Sunday, March 22, 2009
We are what we think, and the thoughts we choose to entertain determine who we become. It is easy to choose thoughts of criticism, contempt, or contention. These thoughts come naturally to most. Thoughts of civility, compassion, and cheer may require effort, especially when we are weary, weak, or worldly.
A Tibetian Buddist monk was released by the Chinese after years of torture and imprisonment. He met with the Dalai Lama and said, "My greatest concern throughout my captivity was that I would lose my compassion for the Chinese." Because the monk decided to think loving thoughts during years of abuse, he returned to Tibet a peaceful and happy man.
We may want to consider who and what do we think about during the day. How do we think about ourselves and others? What thoughts do we hold onto? What attitudes do we nurture and which do we reject? "As a man (woman, teen, or child) thinketh in his heart, so is he" is a simple, and yet profound, truth.
Three thoughts help when times are tough. We can remember that this, too, shall pass. Some trials are temporary ones. Just as cold winter days eventually moves to sunny spring ones, so the challenges you face today may become blessings tomorrow as you learn patience, tolerance, and love. If our trials are lifelong, we can trust that God, who has suffered all, understands all. He waits to embrace us at the end of our journey and promises that He will wipe away all of our tears. We can also choose an attitude of gratitude. Paul said that although he felt sorrowful, he always rejoiced. Keeping a gratitude journal helps us remember that even amid sorrow, we have been given much.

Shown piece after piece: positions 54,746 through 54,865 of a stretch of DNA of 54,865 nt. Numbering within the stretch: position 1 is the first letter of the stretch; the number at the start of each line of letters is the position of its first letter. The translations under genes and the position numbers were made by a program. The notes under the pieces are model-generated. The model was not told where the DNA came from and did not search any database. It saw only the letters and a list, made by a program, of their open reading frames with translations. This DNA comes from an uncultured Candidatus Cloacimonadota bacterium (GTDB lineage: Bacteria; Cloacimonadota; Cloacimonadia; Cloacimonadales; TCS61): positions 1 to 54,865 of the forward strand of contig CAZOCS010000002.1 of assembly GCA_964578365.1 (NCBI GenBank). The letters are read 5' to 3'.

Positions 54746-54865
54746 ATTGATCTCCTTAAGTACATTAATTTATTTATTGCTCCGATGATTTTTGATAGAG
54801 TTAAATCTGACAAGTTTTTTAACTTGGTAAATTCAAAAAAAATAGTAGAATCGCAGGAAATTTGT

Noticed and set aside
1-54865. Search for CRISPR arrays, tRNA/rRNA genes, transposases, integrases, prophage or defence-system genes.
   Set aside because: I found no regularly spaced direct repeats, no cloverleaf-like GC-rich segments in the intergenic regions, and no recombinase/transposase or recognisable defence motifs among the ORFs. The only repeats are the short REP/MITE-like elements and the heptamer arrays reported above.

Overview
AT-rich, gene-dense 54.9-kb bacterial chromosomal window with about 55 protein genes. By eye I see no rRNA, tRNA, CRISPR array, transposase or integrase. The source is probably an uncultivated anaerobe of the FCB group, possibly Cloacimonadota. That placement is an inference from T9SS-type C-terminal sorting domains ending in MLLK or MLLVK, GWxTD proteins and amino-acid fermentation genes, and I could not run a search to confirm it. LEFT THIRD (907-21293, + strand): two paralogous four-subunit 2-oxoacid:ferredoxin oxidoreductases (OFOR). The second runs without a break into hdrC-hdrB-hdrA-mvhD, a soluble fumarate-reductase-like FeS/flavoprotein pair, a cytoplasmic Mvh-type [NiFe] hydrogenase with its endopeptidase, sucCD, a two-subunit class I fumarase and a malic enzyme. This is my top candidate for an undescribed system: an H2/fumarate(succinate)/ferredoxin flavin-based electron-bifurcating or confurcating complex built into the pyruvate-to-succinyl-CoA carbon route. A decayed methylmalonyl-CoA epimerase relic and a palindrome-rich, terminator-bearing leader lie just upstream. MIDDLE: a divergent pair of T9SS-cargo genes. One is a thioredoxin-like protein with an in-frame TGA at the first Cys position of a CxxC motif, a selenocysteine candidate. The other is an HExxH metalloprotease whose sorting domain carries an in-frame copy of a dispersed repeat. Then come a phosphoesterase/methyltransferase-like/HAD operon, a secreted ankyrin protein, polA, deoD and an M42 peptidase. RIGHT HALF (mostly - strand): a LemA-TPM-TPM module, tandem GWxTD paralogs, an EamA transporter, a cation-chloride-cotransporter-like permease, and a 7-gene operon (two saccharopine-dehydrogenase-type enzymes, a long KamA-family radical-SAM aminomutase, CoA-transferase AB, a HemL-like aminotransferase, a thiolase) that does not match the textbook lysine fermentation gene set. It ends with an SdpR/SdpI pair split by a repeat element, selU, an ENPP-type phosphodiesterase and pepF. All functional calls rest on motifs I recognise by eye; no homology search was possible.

Peace is a fruit of the Spirit and is available to anyone who seeks to pursue a path of goodness and virtue. Paul said that fruits of the Spirit include “love, joy, peace, longsuffering, gentleness, goodness, faith, meekness, temperance." Isaiah said, “The work of righteousness shall be peace; and the effect of righteousness quietness and assurance for ever.”
Although no one is perfect--with the exception of an innocent child---we can find peace as we listen to the voice of the Spirit and turn off the voices that destroy the Spirit. We may want to turn off voices that
• rehearse the mistakes and failings of others.
• encourage us to trust in man rather than God.
• invite us to approve of materialism or immorality.
• denounce mercy, meekness, or faith.
• tell us that we are not divine children of God.
• tempt us to persue pleasure rather than peace.
• ask us to “spend money for that which is of no worth, [and] labor for that which cannot satisfy.”
• entice us to seek a "high" in addictive or self-defeating pursuits.
As we choose our thoughts, we choose the path of life or death, of hope or despair, and of peace or discord. Isaiah promises that God will keep us in perfect peace if we stay our minds on Him. Today, let us choose peace.
© Carol Brown